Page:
We assessed the impact of pre-percutaneous coronary intervention (PCI) bifurcation angle change (BAC) on clinical outcomes.
There are little available data about the impact of BAC in unprotected left main distal bifurcation lesions (ULMD) PCI.
We identified consecutive 300 patients with ULMD underwent complex stenting using drug-eluting stent in three high-volume centers (Tokyo and Milan). We measured the widest BA of ULMD at both end-diastole and end-systole before stenting with two-dimensional quantitative coronary angiographic assessment and calculated the BAC value as a difference of two BA value in each lesion. We divided them into small and large BAC group according to the median BAC value (7.2°). The primary endpoint was target lesion failure (TLF), which was defined as a composite of cardiac death, target lesion revascularization (TLR) and myocardial infarction.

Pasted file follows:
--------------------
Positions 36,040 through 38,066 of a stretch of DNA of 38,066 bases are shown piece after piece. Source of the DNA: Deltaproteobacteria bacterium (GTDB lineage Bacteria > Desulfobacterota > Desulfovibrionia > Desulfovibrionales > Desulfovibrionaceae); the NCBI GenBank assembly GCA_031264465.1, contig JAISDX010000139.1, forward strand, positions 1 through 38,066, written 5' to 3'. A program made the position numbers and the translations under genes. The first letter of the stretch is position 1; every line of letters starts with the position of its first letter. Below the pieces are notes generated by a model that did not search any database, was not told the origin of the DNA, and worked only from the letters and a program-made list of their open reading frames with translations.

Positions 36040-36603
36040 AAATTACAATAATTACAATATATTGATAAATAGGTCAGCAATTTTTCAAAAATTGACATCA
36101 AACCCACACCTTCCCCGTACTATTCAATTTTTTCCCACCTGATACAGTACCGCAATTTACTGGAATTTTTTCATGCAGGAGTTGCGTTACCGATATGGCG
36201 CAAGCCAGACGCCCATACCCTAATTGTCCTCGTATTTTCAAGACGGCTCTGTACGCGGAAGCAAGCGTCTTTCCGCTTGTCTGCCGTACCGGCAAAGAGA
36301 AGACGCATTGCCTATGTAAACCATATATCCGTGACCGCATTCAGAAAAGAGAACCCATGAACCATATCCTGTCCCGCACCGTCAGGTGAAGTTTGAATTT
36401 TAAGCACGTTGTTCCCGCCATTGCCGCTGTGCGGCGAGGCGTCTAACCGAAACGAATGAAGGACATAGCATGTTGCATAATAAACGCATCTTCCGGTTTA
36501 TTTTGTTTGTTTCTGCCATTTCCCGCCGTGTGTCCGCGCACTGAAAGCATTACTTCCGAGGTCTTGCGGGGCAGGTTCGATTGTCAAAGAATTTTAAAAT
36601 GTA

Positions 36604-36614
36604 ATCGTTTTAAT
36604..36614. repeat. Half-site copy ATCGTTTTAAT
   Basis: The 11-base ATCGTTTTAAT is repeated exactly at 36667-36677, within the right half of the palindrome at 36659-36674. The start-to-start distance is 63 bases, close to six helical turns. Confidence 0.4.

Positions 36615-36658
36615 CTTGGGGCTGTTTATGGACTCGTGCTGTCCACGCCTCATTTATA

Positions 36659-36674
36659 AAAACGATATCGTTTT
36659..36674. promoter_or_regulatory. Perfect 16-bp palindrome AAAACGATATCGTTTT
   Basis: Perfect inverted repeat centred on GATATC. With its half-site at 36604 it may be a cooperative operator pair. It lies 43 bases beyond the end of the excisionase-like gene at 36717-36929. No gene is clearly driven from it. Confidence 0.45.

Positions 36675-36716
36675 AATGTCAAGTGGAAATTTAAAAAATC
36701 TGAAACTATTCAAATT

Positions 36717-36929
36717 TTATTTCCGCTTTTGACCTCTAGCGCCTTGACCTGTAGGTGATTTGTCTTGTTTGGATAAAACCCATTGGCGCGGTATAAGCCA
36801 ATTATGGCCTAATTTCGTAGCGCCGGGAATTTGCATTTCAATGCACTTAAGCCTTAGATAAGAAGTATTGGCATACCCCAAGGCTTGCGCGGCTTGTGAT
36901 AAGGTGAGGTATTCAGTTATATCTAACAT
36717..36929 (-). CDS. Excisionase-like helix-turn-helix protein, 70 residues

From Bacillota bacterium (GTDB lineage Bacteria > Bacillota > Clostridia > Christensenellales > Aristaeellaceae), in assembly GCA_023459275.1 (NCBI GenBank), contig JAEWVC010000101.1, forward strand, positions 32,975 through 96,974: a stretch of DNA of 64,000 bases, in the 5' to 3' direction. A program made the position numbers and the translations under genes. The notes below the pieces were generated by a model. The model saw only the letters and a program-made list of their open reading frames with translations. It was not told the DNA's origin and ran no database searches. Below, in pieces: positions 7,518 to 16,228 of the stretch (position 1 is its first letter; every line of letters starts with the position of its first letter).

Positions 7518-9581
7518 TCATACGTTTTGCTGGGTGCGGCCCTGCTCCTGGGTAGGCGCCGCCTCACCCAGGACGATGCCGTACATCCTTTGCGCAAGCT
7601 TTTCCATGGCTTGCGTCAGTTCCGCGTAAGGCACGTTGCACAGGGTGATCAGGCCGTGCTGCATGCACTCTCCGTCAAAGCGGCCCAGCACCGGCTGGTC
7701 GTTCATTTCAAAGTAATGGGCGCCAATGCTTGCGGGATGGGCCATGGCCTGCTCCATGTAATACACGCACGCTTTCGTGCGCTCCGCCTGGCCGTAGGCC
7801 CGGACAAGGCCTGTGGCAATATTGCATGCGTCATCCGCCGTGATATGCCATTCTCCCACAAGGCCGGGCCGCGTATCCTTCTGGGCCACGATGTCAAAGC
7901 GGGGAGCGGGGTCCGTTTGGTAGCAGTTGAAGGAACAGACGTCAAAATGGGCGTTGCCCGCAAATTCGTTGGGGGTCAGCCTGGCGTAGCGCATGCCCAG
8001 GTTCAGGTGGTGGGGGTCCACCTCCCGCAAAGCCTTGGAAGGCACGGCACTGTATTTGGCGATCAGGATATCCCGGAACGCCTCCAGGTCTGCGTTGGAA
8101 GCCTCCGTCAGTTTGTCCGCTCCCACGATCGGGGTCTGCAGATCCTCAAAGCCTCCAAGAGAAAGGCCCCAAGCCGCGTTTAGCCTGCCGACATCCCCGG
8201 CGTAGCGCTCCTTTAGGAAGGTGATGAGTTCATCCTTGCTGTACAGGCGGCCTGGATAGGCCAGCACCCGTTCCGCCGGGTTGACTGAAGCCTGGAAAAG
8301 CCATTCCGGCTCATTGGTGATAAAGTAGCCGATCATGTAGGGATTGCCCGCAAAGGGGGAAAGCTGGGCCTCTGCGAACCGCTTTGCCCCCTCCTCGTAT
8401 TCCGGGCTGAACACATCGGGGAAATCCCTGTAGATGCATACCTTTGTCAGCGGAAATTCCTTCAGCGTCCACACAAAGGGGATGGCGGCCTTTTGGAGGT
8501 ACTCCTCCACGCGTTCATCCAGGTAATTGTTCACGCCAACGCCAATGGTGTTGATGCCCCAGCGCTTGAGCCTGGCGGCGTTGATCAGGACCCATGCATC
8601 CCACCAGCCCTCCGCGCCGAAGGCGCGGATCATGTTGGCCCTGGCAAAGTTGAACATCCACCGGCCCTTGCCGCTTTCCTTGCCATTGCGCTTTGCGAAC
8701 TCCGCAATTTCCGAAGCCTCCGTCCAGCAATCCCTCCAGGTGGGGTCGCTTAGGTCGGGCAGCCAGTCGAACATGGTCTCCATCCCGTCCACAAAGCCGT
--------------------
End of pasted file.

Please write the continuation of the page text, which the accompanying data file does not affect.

TLF rate at 3-year was significantly higher in the large BAC group than in the small BAC group (adjusted hazard ratio [HR] 5.85; 95% confidence interval [CI], 3.40-10.1; p < .001). TLR rate for left main (LM) to left anterior descending artery (LAD) and ostial left circumflex artery (LCXos) at 3-year were significantly higher in large BAC group than in small BAC group (adjusted HR 5.91; 95% CI, 2.03-17.2; p = .001 and adjusted HR 10.6; 95% CI, 5.20-21.6; p < .001, respectively).
A large BAC before stenting is strongly associated with adverse events after complex stenting for ULMD, mainly driven by repeat PCI for restenosis of the LCXos and of the LM-LAD.

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